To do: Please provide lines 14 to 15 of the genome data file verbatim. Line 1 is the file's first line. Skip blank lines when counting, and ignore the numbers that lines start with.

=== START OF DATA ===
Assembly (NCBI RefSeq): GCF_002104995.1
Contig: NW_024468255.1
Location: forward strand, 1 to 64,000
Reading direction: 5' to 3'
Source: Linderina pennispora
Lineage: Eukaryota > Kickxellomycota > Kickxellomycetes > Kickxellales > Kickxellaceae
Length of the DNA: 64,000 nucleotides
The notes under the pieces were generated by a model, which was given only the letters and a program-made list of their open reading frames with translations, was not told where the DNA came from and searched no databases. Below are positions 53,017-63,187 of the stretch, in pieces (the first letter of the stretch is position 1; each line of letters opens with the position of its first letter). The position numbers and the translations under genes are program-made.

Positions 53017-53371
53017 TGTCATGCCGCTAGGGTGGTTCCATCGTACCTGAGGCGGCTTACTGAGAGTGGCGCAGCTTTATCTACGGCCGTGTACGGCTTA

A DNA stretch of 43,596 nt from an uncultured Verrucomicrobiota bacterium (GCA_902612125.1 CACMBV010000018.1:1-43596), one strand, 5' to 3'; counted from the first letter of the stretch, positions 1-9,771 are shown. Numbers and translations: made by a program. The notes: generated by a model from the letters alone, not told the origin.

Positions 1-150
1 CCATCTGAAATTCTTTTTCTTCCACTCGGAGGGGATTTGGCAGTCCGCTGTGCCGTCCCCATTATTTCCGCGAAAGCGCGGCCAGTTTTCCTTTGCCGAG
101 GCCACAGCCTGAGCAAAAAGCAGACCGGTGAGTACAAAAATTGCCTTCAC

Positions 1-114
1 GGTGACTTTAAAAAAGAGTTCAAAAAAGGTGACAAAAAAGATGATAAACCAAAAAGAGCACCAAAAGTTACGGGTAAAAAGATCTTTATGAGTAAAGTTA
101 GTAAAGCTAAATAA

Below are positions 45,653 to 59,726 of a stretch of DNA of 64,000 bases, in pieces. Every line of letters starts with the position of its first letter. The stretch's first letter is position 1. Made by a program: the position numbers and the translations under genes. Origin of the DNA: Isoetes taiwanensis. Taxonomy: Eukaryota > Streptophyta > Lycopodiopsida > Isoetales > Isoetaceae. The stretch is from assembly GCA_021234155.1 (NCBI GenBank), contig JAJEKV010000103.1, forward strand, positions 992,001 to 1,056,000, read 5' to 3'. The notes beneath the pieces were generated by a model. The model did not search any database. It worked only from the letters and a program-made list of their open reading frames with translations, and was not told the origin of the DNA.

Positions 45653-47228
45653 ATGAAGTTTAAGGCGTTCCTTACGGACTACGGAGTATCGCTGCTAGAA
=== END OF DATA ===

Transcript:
101 GCCACAGCCTGAGCAAAAAGCAGACCGGTGAGTACAAAAATTGCCTTCAC

Positions 1-114